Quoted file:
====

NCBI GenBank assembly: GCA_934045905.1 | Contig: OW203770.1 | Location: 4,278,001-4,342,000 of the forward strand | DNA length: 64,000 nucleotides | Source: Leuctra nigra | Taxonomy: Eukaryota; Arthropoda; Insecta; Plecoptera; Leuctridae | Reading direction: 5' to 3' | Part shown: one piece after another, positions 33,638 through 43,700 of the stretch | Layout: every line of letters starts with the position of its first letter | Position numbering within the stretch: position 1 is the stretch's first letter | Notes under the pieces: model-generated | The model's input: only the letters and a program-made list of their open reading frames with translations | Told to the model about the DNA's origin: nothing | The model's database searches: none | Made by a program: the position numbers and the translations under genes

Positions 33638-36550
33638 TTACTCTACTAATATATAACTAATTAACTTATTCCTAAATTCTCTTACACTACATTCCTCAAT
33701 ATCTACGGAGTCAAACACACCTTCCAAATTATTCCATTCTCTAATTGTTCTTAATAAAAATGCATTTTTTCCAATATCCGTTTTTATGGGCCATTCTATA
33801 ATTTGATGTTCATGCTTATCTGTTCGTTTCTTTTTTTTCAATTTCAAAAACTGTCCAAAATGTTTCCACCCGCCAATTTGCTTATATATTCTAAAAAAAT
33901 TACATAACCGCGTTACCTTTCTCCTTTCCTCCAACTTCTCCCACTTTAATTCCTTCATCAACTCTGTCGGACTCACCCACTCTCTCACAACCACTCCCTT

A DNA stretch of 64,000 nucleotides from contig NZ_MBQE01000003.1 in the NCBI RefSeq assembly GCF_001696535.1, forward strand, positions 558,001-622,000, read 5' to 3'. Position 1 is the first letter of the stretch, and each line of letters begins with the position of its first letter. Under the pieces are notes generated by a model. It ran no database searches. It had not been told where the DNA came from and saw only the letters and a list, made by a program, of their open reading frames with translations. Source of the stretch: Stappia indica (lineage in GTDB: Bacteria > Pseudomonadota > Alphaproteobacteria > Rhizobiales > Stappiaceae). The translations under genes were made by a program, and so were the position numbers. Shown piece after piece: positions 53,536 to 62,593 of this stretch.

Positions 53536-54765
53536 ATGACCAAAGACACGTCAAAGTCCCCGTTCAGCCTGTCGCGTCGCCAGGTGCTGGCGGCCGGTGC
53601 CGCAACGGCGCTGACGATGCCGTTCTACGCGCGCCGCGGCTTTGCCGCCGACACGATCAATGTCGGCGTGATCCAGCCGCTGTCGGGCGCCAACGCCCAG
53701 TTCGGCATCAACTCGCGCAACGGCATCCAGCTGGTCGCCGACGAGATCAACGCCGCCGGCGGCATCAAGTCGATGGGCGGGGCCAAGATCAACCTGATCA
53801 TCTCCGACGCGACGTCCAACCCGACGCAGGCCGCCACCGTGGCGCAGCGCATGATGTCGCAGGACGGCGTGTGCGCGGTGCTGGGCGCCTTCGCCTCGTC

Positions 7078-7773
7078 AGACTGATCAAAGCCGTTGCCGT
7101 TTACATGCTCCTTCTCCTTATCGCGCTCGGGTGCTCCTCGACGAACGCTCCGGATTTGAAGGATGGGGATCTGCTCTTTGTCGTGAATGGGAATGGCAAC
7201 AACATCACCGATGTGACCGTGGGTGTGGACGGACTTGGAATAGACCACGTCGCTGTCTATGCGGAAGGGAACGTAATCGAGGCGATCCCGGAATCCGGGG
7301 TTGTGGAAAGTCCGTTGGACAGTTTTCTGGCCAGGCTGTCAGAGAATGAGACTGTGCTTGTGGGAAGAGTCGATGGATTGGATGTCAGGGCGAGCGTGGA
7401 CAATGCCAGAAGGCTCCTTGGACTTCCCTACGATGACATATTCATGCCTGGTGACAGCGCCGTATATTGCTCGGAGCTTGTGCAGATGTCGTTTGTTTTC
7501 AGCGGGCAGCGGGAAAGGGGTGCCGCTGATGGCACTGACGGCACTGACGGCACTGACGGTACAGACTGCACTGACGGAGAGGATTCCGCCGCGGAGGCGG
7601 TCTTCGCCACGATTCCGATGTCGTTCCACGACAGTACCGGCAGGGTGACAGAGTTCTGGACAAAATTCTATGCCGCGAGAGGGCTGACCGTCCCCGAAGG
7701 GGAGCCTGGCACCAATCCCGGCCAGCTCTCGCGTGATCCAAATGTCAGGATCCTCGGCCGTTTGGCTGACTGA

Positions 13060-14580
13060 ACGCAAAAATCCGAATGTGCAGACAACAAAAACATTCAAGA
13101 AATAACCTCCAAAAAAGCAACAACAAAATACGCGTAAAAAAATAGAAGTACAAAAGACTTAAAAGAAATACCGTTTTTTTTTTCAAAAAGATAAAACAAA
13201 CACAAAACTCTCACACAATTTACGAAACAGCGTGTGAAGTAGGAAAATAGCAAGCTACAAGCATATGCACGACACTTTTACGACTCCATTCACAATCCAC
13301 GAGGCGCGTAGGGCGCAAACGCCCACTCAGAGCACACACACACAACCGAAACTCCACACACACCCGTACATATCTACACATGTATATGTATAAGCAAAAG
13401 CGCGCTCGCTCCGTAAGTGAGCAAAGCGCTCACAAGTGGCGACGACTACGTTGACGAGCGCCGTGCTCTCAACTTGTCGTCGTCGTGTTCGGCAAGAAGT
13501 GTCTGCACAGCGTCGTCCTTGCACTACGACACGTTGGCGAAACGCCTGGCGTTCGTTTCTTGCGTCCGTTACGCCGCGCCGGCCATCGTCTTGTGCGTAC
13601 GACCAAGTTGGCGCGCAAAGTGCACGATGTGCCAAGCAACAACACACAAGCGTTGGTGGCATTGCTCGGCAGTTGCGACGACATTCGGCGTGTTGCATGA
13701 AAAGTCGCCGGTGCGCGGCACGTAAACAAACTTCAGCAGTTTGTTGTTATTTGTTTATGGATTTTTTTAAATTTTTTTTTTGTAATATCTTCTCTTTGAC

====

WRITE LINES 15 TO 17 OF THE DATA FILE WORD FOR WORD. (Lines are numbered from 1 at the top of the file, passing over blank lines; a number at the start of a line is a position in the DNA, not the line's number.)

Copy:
7101 TTACATGCTCCTTCTCCTTATCGCGCTCGGGTGCTCCTCGACGAACGCTCCGGATTTGAAGGATGGGGATCTGCTCTTTGTCGTGAATGGGAATGGCAAC
7201 AACATCACCGATGTGACCGTGGGTGTGGACGGACTTGGAATAGACCACGTCGCTGTCTATGCGGAAGGGAACGTAATCGAGGCGATCCCGGAATCCGGGG
7301 TTGTGGAAAGTCCGTTGGACAGTTTTCTGGCCAGGCTGTCAGAGAATGAGACTGTGCTTGTGGGAAGAGTCGATGGATTGGATGTCAGGGCGAGCGTGGA